Government refuses to tell its own watchdog if it made financial promises to keep Nissan in Sunderland

Carlos Ghosn at the launch of the Sunderland-built mark two Qashqai
Carlos Ghosn at the launch of the Sunderland-built mark two Qashqai

The Government has refused to tell its own economic watchdog whether it made any financial promises to persuade Nissan to stay on Wearside.

The Japanese car giant announced last month that it is to build two new models - a third version of the Qashqai and a new X-Trail - at its Sunderland plant.

Nissan had warned it might have to reconsider investment in the plant in the light of the UK vote to leave the EU.

The production announcement followed a meeting at Downing Street between Prime Minister Theresa May and Nissan global boss Carlos Ghosn.

Both the company and the Government have refused to reveal exactly what reassurances were given to the company.

Ministers have strongly denied suggestions they offered the firm a sweetheart deal but have refused to publish a letter of reassurance sent to Mr Ghosn.

Now it has emerged the government has even refused to release details of the discussions to its own Office for Budget Responsibility (OBR)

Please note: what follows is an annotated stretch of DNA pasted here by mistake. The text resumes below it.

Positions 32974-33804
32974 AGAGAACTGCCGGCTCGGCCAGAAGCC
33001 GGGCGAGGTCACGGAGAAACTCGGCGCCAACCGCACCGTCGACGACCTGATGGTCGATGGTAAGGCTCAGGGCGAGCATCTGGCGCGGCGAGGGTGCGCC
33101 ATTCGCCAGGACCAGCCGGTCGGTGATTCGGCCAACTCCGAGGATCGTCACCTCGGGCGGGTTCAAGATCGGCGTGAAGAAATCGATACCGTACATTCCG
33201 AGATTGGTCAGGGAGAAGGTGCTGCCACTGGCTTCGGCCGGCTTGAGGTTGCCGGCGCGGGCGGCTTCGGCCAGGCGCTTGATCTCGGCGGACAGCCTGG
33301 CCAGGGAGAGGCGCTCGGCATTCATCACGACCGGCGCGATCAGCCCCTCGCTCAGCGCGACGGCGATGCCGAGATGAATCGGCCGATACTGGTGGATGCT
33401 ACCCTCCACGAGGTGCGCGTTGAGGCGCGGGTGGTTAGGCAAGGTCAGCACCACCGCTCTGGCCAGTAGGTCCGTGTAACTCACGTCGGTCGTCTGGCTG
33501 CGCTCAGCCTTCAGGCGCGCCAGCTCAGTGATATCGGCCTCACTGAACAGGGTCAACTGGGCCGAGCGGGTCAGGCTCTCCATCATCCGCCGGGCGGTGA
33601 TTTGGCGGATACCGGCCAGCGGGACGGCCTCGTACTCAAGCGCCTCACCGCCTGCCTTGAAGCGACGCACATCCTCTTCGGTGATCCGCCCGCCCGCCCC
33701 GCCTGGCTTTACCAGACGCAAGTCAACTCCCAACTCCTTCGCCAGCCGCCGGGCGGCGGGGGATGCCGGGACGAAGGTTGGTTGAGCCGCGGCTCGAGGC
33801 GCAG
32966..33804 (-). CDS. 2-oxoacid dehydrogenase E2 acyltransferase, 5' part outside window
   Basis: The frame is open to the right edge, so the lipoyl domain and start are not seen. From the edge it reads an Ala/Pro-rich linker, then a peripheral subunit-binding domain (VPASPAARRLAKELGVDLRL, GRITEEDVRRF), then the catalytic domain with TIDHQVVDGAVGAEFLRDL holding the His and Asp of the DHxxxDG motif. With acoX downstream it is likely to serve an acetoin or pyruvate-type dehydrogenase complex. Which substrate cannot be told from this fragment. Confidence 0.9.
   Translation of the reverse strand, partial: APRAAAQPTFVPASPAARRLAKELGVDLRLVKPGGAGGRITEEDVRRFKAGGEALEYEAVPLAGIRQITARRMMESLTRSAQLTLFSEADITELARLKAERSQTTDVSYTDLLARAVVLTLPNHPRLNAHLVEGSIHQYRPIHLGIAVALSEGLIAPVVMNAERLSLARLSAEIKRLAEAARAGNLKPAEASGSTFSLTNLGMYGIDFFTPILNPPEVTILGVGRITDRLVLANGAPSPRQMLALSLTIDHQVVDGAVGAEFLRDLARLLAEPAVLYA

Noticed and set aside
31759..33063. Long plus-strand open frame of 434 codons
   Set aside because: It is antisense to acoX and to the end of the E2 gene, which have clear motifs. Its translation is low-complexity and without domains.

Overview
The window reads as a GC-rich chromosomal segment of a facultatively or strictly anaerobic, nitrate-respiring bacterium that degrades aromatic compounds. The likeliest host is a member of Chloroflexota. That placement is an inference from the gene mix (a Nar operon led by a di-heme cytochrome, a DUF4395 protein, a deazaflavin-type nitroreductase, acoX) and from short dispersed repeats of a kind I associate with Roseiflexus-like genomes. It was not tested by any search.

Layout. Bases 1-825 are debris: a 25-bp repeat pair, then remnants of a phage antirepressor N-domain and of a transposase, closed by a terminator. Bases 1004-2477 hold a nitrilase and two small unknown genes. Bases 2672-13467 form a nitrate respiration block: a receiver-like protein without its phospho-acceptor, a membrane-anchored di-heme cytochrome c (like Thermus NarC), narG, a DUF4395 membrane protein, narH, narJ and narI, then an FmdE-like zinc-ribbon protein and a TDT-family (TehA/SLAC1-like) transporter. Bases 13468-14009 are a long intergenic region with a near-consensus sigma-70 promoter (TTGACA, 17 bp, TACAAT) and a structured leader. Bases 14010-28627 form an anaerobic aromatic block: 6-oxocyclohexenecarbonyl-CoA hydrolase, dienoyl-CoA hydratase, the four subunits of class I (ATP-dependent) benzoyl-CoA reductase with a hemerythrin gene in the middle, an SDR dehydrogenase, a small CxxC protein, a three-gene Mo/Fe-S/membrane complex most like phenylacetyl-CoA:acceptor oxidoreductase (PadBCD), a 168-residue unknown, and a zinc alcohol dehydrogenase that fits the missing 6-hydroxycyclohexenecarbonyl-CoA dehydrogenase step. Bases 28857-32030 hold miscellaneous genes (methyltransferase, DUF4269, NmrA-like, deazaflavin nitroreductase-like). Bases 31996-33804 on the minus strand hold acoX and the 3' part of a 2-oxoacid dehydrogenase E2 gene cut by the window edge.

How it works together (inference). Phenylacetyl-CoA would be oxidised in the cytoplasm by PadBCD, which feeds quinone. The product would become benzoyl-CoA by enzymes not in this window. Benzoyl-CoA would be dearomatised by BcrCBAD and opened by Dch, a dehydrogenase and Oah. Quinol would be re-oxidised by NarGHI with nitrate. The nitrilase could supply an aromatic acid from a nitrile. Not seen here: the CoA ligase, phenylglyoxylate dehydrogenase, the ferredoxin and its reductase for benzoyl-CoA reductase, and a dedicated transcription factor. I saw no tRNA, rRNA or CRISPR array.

The OBR is responsible for providing independent and authoritative analysis of the UK’s public finances.

Its economic outlook report, released alongside the Chancellor's Autumn Statement today, reveals the watchdog quizzed the Treasury on whether there were any financial implications from the talks with Nissan "and the Treasury declined to say."

In compiling its forecasts, the OBR also asked to which department's accounts the Government expects any liabilities to be reported.

However, the OBR said: "Unfortunately, the Treasury declined to address the substance of our question, telling us instead that 'There is a standard process for departments to report to Parliament as and when they incur contingent liabilities. Any commitments incurring costs will be managed within existing overall Departmental Expenditure Limits totals.'"

The Government has insisted that there are no liabilities relating to its assurances "as it currently stands", but refused to be drawn on whether this will change once Britain leaves the European Union.